The growth of remote working during the Covid-19 pandemic has only accelerated Teams usage, and by October 2020, the platform had reached 115 million daily active users. This growth has been so rapid that many digital workplace teams and IT functions may have found themselves with a well-adopted Teams platform that was not initially installed with the planning and guardrails which would normally be in place for such a launch, leaving some necessary governance and formalisation yet to take place. They may also be wondering how they can best utilise Teams going forward now that attention has shifted away from driving adoption.

Some organisations who arent quite at this level of maturity, or are still undergoing their Microsoft 365 digital workplace journey, may also be thinking about the best way forward. A Microsoft 365 implementation will likely involve a Teams roll-out in some way.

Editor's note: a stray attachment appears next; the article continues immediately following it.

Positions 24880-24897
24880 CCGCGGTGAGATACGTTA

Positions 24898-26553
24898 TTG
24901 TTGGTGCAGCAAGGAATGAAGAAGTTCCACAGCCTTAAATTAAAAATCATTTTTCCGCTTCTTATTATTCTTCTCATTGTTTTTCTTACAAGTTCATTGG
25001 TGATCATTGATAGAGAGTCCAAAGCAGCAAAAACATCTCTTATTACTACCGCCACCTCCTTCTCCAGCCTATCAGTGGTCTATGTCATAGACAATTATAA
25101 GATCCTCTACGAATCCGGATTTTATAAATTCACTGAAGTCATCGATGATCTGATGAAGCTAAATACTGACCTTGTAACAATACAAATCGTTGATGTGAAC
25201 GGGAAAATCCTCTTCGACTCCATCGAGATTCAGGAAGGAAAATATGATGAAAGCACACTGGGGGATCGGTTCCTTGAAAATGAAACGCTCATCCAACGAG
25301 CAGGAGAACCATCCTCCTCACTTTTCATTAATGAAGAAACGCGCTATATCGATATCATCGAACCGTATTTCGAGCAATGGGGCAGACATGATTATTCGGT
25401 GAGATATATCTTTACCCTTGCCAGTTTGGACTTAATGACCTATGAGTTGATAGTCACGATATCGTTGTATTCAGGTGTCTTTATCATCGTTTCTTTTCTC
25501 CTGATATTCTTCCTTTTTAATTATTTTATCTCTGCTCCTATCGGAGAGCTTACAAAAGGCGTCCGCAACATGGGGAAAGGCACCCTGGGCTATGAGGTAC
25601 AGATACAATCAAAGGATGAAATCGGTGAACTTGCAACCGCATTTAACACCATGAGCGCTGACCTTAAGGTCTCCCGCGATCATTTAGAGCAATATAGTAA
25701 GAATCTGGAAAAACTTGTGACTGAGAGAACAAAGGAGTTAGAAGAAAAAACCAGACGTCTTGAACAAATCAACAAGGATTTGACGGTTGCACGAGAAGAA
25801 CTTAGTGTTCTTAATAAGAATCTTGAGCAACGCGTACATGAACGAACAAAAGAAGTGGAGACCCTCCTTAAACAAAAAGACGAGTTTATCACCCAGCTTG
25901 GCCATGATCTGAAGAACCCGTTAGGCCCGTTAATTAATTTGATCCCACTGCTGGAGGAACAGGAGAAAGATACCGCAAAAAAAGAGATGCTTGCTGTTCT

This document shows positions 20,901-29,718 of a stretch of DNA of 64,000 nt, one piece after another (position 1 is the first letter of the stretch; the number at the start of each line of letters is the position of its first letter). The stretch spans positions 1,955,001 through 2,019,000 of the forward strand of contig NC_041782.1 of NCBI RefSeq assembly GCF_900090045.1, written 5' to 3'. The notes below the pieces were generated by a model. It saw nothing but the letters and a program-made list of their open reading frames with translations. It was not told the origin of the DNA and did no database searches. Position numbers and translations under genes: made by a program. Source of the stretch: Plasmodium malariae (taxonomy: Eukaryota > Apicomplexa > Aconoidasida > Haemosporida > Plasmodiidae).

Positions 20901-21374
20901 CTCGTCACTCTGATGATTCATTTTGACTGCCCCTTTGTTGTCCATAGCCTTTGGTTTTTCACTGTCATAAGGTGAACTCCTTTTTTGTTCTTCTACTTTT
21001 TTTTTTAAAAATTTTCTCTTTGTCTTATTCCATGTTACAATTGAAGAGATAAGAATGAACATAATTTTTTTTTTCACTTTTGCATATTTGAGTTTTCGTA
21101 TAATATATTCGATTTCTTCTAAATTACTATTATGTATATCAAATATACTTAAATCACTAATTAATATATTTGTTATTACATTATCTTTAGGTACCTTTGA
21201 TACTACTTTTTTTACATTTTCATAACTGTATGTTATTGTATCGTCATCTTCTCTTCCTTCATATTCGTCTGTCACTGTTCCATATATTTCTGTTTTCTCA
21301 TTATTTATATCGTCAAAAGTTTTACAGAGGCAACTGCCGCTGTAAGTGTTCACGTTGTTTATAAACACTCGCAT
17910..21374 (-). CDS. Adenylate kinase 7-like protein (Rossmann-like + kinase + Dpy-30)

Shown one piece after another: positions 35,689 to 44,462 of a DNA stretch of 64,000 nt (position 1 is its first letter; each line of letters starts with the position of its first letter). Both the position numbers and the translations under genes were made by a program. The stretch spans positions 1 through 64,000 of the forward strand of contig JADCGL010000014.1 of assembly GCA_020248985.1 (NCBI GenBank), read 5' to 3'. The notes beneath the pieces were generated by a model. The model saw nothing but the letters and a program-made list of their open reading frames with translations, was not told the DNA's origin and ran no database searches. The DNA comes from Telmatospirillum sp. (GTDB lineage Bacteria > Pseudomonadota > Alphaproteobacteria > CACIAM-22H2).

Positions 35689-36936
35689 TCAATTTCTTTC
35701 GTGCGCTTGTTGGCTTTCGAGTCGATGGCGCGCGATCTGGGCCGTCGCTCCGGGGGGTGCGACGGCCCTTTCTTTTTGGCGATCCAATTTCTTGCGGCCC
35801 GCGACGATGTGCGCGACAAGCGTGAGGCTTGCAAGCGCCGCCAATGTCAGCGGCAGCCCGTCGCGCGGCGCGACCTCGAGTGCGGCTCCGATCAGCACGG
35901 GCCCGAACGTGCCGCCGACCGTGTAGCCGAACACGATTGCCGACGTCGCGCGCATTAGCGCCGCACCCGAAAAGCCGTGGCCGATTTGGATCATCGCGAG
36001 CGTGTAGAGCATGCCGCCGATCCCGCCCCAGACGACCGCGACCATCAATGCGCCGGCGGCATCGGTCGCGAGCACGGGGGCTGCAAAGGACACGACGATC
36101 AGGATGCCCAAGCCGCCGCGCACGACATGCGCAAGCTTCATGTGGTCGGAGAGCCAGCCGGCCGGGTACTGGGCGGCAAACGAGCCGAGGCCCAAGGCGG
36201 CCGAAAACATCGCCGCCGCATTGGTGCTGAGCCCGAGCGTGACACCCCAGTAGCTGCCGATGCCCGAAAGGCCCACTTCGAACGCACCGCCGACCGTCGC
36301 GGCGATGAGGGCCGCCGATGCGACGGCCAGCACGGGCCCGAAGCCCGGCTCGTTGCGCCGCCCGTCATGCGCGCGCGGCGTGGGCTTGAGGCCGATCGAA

Its also worth remembering that Teams is still undergoing investment from Microsoft, with new  capabilities emerging regularly. With an aggressive roadmap and many other third-party applications working to integrate with Microsoft Teams, the tool will continue to evolve.

Talking about Teams

We are increasingly finding that existing customers and other professionals from across the digital workplace community are talking to us about what the next steps for Microsoft Teams are, the role it plays in various digital workplace related strategies, and ways they can improve governance.

As part of our Microsoft 365 and SharePoint consulting service, we provide comprehensive advice on different aspects of Microsoft Teams. Here are some of the main themes that customers are talking about, all of which are areas that anyone using Microsoft Teams should be considering.